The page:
The ability to recover the full amount of a loan deficiency after foreclosure requires careful attention by lenders. The Tennessee Court of Appeals, in Greenbank v. Sterling Ventures, LLC, (Dec. 7, 2012), recently interpreted Tennessee’s statute, adopted in 2010, governing deficiency judgments following a foreclosure sale. The statute provides borrowers a greater chance of minimizing the deficiency judgment than the prior law. The statute directs courts to use the foreclosure sale price in its deficiency determination, unless the borrower proves that the property sold for “materially less” than the property’s actual “fair market value.” Prior to the 2010 amendment, borrowers had to prove that the sale price was “grossly inadequate” compared to the fair market value. If a borrower is successful, the court decides the fair market value to credit the indebtedness.
The Court decided there was no intent of the legislature to abandon the presumption that the sale price represents fair market value. Although the new statute is “more consumer friendly,” the standard continues to require “a pretty substantial difference” between the foreclosure price and the fair market value. Additionally, “fair market value” under the statute was intended to reflect the property’s condition on the sale date and the context of the sale. Thus, the type of appraisal and the conditions and terms of the sale are critical to the fair market value determination.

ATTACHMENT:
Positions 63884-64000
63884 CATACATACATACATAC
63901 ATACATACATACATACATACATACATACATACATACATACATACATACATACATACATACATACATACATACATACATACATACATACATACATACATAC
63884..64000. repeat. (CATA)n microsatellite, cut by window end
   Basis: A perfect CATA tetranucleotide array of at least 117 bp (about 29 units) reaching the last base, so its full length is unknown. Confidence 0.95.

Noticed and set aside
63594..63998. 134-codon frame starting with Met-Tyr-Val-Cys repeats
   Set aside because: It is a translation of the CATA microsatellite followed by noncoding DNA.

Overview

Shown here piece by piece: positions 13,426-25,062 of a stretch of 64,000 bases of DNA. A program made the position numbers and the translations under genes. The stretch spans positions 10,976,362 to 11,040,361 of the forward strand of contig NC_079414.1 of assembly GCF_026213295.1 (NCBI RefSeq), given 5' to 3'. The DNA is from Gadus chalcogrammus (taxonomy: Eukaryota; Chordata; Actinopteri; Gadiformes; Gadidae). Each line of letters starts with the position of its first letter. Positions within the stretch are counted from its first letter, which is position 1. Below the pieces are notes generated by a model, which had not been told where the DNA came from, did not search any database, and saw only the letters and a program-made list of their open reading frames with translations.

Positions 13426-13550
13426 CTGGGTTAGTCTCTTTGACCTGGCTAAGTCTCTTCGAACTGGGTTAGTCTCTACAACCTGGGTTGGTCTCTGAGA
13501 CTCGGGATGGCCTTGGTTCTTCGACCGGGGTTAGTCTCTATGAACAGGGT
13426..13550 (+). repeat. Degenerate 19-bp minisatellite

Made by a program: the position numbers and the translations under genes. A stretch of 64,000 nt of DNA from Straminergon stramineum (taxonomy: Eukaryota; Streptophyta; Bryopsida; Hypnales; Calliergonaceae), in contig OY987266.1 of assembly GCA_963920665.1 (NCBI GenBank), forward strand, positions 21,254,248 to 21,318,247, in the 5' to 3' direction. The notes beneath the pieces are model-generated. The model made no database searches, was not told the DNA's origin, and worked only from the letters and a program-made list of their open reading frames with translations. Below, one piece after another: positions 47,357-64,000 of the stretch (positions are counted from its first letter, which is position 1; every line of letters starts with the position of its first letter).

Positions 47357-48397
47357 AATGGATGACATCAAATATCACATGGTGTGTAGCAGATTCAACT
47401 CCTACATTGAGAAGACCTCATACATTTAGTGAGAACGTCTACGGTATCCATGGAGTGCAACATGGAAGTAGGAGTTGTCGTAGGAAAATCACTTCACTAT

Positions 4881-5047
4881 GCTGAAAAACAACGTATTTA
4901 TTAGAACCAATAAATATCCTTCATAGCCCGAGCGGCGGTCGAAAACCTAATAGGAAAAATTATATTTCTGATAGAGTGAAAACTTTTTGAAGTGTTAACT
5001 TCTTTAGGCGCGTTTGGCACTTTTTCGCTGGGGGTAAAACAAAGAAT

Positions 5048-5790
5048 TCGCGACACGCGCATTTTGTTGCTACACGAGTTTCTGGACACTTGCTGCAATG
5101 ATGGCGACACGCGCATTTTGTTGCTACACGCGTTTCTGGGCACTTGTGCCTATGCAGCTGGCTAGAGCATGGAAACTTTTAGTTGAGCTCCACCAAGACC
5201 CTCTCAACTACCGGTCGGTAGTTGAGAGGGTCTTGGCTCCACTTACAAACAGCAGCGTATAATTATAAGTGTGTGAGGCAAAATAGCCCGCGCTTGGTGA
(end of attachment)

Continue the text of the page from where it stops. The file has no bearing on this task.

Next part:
To maximize deficiency judgments and minimize legal proceedings: (a) appraisals should reflect liquidation value as of the date of foreclosure; (b) a lender should maintain a record of pre-foreclosure information relevant to the property’s value, including any efforts to sell or market the property; and (c) a foreclosure/auction sale should be considered for certain properties. In planning its course of action, the terms of the appraisals should be carefully considered, as well as any additional variables that could affect the fair market value.